Punk was a failure. There, I got your attention! The movement to undermine monster rock was brilliant, passionate, fiery and short lived. About five years on from the arrival of the Sex Pistols, the New Romantics were dressing up like clowns and excess was again the order of the day. Now that "punk" means major label bands prepped for teen mags, it seems truer than ever that it's like punk never happened.
However, Holly George-Warren's book, "Punk 365" -- published in an unusually shaped hardcover by Abrams -- proves that punk really did happen and that for the brief period in which it truly burned before flickering, it was red-hot.
A veteran fan of the music and the scene, George-Warren selected some of the great photos of the era by likes of Bob Gruen, Ebet Roberts, Roberta Bayley and Jill Furmanovsky and wrote brief bios of the bands depicted.
And she's exhaustive and inclusive. Beyond The Clash, The Ramones and Sex Pistols, there are the power poppy Flamin' Groovies, the already-long-dead Velvets, Cyndi Lauper and Blue Angel, Musical Youth, Bow Wow Wow and The Jesus and Mary Chain, to name a few of the many entries you could argue about.
Too young to have been there at the start, I'm lucky to be able to say I caught the tail end of punk (I was, however, perfectly placed for the arguably more inspired and interesting post-punk bands like Gang of Four).
"Punk 365" is in part a document of the music that will always mean to the most to me, no matter what's currently spinning in the CD player. I especially enjoyed looking for a young me in a picture of the Dead Kennedys at Bond's in 1981 and seeing the pic of The Jam on Tom Snyder's show, which I attended by slipping out early from classes at Murrow High School and for which I still have the cue sheets that a cameraman gave me.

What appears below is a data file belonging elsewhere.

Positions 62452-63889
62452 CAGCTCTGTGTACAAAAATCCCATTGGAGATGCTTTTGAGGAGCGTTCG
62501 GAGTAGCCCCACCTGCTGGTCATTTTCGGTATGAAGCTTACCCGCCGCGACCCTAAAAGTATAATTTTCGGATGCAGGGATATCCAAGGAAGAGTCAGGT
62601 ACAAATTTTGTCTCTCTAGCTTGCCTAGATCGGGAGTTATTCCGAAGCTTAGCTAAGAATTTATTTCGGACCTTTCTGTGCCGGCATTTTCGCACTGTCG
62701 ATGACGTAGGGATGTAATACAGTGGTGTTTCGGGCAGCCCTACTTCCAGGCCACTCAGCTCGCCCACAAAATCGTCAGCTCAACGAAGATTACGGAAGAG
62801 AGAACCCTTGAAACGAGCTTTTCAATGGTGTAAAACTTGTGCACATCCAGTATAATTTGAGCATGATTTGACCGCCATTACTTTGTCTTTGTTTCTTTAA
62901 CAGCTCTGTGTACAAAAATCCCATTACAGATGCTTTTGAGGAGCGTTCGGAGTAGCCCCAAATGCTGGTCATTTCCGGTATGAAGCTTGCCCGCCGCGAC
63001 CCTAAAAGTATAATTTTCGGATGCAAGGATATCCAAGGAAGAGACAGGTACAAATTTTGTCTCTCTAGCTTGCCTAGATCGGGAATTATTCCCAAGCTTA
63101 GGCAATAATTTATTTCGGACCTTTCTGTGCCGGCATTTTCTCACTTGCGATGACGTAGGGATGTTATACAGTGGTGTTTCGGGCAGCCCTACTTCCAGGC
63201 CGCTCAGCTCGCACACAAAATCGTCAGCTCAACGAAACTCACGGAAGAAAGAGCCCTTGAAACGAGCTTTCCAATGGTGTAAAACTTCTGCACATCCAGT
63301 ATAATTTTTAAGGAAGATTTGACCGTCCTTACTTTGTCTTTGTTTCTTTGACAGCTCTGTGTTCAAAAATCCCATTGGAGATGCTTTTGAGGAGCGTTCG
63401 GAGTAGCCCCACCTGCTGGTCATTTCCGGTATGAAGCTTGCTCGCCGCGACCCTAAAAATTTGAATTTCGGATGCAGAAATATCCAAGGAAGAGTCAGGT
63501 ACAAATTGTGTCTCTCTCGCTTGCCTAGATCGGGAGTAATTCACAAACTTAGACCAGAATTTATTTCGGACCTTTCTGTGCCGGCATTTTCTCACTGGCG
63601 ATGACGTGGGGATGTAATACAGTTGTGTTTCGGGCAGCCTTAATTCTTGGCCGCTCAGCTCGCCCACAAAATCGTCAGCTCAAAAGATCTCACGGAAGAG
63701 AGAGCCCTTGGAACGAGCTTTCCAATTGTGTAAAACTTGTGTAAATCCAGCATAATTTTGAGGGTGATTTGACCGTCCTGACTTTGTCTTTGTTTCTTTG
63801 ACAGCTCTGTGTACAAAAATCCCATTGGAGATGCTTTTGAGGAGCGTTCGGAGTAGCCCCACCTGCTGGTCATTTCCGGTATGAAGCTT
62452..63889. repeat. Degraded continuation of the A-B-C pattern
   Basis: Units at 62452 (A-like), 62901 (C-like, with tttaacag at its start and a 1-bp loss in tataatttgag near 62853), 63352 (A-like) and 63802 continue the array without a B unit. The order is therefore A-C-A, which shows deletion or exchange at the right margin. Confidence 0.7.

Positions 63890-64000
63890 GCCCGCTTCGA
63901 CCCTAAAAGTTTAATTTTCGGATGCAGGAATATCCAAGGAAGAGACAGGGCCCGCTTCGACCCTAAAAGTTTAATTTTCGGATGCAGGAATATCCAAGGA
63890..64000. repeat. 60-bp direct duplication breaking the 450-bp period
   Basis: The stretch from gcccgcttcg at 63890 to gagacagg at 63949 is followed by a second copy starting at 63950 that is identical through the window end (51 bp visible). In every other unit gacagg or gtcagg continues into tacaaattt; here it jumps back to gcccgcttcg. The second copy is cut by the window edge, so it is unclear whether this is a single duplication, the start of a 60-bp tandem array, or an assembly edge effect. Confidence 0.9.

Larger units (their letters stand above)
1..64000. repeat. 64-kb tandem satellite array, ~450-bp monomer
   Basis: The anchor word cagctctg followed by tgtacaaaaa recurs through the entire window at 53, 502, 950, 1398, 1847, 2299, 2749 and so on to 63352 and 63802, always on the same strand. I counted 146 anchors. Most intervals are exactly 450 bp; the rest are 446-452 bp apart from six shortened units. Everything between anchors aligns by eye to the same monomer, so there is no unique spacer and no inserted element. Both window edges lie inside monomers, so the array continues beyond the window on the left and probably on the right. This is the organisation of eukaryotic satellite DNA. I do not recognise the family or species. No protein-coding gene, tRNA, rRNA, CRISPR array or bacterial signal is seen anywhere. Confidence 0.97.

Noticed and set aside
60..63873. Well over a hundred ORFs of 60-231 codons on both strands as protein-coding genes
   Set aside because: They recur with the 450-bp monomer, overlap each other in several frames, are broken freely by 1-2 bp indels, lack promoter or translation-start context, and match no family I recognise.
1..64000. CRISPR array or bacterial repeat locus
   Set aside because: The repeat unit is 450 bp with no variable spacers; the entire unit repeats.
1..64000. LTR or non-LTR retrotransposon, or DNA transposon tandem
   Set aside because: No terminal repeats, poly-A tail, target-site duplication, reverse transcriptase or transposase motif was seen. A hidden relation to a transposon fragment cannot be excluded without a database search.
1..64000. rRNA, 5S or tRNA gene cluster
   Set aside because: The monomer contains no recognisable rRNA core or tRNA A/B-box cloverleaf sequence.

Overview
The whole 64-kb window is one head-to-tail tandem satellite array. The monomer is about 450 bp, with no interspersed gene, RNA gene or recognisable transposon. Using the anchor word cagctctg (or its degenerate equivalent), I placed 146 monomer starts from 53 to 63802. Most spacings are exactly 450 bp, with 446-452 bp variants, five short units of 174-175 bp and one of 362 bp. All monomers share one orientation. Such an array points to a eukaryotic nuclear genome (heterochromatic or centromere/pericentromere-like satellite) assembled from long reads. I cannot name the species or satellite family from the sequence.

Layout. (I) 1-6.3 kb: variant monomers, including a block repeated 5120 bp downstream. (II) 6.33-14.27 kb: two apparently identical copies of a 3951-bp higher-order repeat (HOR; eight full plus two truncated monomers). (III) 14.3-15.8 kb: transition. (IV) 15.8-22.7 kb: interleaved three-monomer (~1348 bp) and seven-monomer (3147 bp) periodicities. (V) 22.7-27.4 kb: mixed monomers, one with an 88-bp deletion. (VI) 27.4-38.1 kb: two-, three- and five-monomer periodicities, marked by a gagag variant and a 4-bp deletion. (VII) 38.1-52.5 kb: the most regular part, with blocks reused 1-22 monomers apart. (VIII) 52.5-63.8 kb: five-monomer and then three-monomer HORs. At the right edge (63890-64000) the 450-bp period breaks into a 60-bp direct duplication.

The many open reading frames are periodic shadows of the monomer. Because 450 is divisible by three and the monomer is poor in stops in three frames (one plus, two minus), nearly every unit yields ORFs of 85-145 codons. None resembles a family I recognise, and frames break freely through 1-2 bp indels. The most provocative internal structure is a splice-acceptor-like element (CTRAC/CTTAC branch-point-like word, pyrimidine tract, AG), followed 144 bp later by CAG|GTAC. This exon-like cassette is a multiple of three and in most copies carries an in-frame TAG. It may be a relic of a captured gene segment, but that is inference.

The book is available at bookshops everywhere is would make the perfect gift for your 12-year-old brother or sister as a bit of musical history and to give them an idea of what's possible.
Born in Brooklyn, N.Y., where he lived until he was 17, Bobby received his BA-Mass Communications from UWM in 1989 and has lived in Walker's Point, Bay View, Enderis Park, South Milwaukee and on the East Side.
He has published three non-fiction books in Italy – including one about an event in Milwaukee history, which was published in the U.S. in autumn 2010. Four more books, all about Milwaukee, have been published by The History Press.
With his most recent band, The Yell Leaders, Bobby released four LPs and had a songs featured in episodes of TV's "Party of Five" and "Dawson's Creek," and films in Japan, South America and the U.S. The Yell Leaders were named the best unsigned band in their region by VH-1 as part of its Rock Across America 1998 Tour. Most recently, the band contributed tracks to a UK vinyl/CD tribute to the Redskins and collaborated on a track with Italian novelist Enrico Remmert.
He's produced three installments of the "OMCD" series of local music compilations for OnMilwaukee.com and in 2007 produced a CD of Italian music and poetry.
In 2005, he was awarded the City of Asti's (Italy) Journalism Prize for his work focusing on that area. He has also won awards from the Milwaukee Press Club.
He can be heard weekly on 88Nine Radio Milwaukee talking about his "Urban Spelunking" series of stories.